I heartily recommend Marcus Chown "The Afterglow of Creation" which tells the story in such logical completeness and in lecture style that by the time the signature of the Big Bang is detected you will have quite possibly learned and understood quite a bit about it.

wercat on 12 May 2018
In reply to Lusk:

And in another it will be Elvina

what the hex on 12 May 2018
In reply to DancingOnRock:

Ta, that looks interesting, will watch it later when I can concentrate properly.

what the hex on 12 May 2018
In reply to timjones:

Believe it or not I do have a job! Thinking about the "big questions" (like what's going on up in space and what to put on your chips) puts the pressures of life into perspective.

We're only here once! Allegedly.

timjones - on 12 May 2018
In reply to Lusk:

Thinking about politics wouldn't exactly be the first thing on my list of more useful things to do ;)

wintertree - on 12 May 2018
In reply to timjones:

> WTH thinks about how fast the universe is expanding, haven't they got something more useful to do ;)

To me it’s one of the most important question being asked at the moment.  

If we can prove that dark energy exists, and we can then learn enough to be able to create it, there is a chance that warpfield propulsion could be realised, and that people could travel to other stars really very quickly.  

 

2
Chris Murray - on 12 May 2018
In reply to what the hex:

How fast does thought expand???

wintertree - on 12 May 2018
In reply to what the hex:

> Has a distant object ever been recorded starting to dim or even disappearing entirely as it accelerates away beyond the speed of light?

This happens so slowly, and we have data going back such a short period of time, that I think it’s never been observed “in the act”.

As another poster says so well, things like the cosmic microwave background are images from a past time red shifted well down the frequency spectrum - but there were no stars back then so we won’t see those disappear.  I suspect that most of the objects we see in the sky will die from fuel exhaustion long before they red shift out of viability - but don’t quote me on that!  

I’m a bit hazy on how something disappears as it crosses the event horizon of our visible universe - I think we will see it ever more red shifted; I’m not clear what happens when it’s wavelength exceeds that of our visible universe as then we will be in the EM near field - although it’ll be so low energy we won’t know it’s there.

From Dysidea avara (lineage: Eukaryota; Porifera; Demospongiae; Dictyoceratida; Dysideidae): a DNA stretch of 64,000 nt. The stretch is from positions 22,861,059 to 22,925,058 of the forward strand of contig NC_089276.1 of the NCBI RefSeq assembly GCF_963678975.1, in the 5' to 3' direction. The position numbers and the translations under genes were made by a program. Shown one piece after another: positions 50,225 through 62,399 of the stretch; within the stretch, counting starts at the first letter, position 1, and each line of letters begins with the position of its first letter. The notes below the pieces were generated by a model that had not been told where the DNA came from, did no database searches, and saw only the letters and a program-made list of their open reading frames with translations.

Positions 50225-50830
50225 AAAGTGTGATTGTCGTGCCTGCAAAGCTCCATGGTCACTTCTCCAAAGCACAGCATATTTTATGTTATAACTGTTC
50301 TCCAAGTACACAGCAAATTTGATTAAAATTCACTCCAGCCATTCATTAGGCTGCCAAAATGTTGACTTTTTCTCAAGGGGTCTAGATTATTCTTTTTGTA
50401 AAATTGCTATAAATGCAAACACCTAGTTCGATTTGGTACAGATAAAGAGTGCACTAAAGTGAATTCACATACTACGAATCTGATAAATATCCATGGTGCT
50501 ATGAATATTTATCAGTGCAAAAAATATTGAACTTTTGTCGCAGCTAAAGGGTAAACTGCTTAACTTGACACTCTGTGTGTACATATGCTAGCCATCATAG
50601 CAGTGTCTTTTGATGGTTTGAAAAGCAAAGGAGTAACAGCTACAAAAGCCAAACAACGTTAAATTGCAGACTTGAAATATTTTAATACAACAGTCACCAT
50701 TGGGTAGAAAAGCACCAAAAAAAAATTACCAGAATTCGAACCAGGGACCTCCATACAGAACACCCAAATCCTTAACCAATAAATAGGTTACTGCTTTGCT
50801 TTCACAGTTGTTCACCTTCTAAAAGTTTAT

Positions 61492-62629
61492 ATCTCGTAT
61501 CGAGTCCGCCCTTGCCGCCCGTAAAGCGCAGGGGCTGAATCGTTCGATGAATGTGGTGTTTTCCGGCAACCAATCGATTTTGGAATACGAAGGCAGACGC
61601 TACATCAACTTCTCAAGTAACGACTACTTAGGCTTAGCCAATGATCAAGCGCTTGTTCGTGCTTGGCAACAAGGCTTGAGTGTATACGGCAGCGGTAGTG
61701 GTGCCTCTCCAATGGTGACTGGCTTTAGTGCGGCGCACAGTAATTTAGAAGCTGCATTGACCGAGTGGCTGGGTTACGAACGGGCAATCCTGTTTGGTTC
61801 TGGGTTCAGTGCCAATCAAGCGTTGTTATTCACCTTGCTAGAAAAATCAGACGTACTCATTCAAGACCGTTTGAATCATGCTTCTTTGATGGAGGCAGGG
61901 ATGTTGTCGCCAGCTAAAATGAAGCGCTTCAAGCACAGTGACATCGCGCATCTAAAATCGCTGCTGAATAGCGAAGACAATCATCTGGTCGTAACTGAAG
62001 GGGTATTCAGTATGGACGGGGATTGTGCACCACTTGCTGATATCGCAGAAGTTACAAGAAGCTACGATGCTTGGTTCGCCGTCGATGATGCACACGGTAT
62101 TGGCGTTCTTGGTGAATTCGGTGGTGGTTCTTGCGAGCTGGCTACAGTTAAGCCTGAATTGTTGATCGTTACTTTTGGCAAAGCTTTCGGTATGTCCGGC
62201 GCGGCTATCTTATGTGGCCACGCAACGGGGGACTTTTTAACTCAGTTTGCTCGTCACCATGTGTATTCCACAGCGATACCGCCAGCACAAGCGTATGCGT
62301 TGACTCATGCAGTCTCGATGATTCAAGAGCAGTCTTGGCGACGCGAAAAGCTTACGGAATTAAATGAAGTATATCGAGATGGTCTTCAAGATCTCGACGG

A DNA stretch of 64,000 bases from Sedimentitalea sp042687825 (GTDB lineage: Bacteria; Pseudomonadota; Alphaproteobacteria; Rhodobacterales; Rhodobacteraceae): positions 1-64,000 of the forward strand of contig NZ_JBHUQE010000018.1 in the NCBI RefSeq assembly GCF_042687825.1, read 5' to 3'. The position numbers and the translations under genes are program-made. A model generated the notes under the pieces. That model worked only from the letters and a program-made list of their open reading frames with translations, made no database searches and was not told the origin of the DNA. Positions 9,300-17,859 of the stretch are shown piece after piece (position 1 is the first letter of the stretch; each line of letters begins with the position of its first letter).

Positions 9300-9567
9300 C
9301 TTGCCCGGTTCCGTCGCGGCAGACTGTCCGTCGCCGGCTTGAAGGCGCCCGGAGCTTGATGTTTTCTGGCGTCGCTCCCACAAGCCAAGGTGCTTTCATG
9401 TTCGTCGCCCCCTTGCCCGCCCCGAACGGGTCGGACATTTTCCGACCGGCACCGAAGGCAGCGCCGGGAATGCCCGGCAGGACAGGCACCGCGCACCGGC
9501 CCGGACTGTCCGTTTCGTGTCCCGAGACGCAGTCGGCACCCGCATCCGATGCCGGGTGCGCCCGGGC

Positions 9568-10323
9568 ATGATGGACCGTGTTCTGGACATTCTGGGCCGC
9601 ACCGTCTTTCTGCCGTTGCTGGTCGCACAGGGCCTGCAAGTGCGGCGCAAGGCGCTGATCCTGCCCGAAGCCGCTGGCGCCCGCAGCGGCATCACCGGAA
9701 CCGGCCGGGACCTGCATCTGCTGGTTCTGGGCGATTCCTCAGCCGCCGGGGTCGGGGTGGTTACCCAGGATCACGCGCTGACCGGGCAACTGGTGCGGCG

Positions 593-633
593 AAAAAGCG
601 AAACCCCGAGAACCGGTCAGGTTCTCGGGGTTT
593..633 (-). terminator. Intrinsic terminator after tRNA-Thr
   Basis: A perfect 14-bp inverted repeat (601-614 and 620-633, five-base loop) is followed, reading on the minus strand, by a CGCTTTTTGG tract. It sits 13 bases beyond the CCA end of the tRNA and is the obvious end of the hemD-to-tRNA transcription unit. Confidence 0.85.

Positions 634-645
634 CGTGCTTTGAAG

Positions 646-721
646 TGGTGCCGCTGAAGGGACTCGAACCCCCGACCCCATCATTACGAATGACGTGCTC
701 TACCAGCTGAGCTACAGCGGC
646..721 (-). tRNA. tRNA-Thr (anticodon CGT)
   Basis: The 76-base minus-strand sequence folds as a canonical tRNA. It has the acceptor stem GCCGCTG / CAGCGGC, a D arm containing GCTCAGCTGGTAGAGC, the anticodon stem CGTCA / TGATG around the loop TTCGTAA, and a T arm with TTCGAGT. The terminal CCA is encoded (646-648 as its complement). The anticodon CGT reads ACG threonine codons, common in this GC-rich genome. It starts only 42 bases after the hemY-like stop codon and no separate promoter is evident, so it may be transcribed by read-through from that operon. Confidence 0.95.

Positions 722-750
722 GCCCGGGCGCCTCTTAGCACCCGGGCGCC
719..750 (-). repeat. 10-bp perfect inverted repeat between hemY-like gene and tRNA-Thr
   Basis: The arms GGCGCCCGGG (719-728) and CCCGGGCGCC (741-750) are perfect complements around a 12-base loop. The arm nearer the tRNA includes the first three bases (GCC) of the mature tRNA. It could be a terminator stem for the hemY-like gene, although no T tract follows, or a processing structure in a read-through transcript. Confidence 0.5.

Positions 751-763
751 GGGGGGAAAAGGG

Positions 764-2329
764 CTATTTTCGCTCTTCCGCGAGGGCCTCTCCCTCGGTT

timjones - on 12 May 2018
In reply to wintertree:

I guess that depends on how you rate the importance of travelling to other stars really quickly ;)

Pero - on 12 May 2018
In reply to wintertree:

> If we can prove that dark energy exists, and we can then learn enough to be able to create it, there is a chance that warpfield propulsion could be realised, and that people could travel to other stars really very quickly.  

That's pure science fiction.  The same could be said about dilithium crystals!

 

 

Pero - on 12 May 2018
In reply to DancingOnRock:

> You can’t know an object’s velocity and position at the same time.

How do airline navigation systems work then?  You can know the position and velocity of any macroscopic object simultaneously.

 

Post edited at 21:22
Pero - on 12 May 2018
In reply to what the hex:

> I know that faster than light travel is impossible but I read somewhere yesterday that this doesn't apply to the expansion of space. Is this right?

The expansion of space isn't a speed.  Simply put, the distance between any two points in space increases over time, in proportion to the distance between them. If two objects are far enough apart, then this results in a "recessional" velocity between them that can exceed the speed of light.

The limitation of the speed of light applies to motion through space.

https://en.wikipedia.org/wiki/Accelerating_expansion_of_the_universe

Post edited at 21:38
becauseitsthere - on 12 May 2018
In reply to Ian65:

> Yes, but it's  along way to the chip shop.

and when I came out there was Gordon standing at the bus stop. 

wintertree - on 12 May 2018
In reply to Pero:

> That's pure science fiction. 

Odd - I see I have two dislikes for my post.  As a rule I don’t comment on dislikes but it’s sad to see them here.

Given our current understanding, the main thing making warp stuff pure science fiction is not knowing if dark energy is real, or knowing how to make it.  Go and google the Alcubierre metric.

> The same could be said about dilithium crystals!